A community health worker conducting a survey in the Korail slum, Bangladesh. Photo: Lucy Milmo/DFID

How long can you expect to spend creating a well-designed survey?

It depends on your level of expertise, but the average questionnaire of six to eight printed pages can take about one or two months to develop, plus another month to test with individuals drawn from the target population, followed by making necessary revisions. It requires about two to three months to identify the population of individuals for a target population, draw a sample, and develop the survey protocol. These steps are followed by another two to three months to implement a survey. If you have sufficient staff, the population identification and sampling can occur at the same time as developing the questionnaire. Chapter 2 provides a time budget of six months from the start of questionnaire development to the end of data collection, but this is for a well-resourced survey by experienced individuals.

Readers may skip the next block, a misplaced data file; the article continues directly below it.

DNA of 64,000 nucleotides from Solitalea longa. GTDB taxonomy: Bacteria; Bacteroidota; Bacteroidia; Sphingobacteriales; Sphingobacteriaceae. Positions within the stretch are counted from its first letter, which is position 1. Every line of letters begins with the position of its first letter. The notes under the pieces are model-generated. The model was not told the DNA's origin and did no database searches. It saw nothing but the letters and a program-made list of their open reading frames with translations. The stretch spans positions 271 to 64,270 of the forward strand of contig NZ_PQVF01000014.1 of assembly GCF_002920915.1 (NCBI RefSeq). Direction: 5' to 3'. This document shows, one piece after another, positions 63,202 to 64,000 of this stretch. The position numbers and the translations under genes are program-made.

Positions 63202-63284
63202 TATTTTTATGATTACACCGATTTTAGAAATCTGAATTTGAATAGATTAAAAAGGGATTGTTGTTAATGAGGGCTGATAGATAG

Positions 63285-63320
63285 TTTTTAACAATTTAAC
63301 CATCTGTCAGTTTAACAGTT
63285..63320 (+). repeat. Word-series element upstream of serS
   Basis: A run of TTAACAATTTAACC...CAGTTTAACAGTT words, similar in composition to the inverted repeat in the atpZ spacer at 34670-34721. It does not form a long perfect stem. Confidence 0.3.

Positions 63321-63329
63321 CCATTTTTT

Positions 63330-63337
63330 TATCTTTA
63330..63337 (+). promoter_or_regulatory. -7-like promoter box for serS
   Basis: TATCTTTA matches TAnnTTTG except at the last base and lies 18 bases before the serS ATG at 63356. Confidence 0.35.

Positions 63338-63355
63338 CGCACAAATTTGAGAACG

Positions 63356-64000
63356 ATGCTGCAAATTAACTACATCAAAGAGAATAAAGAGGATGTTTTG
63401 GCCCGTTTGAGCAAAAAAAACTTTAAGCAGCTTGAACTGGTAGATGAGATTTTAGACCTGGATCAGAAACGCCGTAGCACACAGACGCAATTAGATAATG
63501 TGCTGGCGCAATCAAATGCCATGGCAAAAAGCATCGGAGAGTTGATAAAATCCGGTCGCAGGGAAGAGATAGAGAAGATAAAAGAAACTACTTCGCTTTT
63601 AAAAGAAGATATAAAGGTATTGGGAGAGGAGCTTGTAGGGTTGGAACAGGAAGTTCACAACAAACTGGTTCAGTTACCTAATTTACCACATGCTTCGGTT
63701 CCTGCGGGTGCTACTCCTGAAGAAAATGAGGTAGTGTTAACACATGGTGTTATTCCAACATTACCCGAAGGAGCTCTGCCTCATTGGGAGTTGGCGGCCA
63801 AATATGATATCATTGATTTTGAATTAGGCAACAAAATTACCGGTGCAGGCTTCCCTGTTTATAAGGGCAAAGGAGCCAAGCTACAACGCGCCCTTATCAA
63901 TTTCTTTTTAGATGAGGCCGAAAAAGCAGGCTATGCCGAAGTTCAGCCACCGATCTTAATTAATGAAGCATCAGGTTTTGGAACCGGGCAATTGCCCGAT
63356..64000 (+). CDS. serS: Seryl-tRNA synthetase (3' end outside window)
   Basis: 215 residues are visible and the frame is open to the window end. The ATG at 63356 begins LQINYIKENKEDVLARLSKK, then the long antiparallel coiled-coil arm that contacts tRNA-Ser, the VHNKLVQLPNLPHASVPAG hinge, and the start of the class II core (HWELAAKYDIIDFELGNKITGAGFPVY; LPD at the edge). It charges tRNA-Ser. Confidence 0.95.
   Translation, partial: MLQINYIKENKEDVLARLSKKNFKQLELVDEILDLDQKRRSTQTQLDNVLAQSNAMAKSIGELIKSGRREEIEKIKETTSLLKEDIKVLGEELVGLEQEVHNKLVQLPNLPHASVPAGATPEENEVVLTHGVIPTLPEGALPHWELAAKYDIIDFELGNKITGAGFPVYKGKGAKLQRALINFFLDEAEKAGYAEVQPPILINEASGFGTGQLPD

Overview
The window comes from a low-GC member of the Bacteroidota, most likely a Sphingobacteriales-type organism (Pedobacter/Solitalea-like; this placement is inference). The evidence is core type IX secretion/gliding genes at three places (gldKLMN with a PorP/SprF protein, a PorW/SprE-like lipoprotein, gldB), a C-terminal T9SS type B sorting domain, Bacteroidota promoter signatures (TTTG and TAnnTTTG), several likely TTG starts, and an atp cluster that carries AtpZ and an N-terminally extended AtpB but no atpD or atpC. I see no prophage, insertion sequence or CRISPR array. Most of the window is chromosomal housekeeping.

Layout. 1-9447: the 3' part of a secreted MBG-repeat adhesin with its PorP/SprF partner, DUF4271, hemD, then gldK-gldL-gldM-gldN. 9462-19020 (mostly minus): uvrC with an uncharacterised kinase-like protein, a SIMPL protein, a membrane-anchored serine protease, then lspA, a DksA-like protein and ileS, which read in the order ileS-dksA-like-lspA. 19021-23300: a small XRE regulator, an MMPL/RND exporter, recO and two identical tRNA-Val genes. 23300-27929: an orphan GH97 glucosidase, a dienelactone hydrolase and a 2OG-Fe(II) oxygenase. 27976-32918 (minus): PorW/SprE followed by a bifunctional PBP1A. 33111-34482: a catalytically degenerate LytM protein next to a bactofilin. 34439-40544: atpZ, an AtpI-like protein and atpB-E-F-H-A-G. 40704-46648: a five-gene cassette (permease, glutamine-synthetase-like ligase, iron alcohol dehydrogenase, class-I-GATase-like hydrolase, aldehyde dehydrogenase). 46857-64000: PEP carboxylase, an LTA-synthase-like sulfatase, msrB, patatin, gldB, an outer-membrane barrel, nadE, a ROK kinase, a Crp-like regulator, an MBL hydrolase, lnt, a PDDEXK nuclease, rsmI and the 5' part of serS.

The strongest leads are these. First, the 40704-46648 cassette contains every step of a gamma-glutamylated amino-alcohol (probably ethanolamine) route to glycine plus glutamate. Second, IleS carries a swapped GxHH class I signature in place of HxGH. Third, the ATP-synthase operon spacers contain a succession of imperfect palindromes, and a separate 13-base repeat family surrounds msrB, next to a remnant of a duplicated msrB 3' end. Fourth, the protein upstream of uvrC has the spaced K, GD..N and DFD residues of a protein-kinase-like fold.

People who have no survey experience are almost always shocked to find out that it takes this long – and realistically even longer – particularly for developing and testing the questionnaire. But the questions are very important. If they don’t obtain good information to answer research questions, the entire exercise can be a waste of time. Testing is vital. I have a lot of experience with writing survey questions, but up to half of them can fail a first round of cognitive testing, requiring revisions and a second round of cognitive testing. Some questions never succeed and need to be deleted.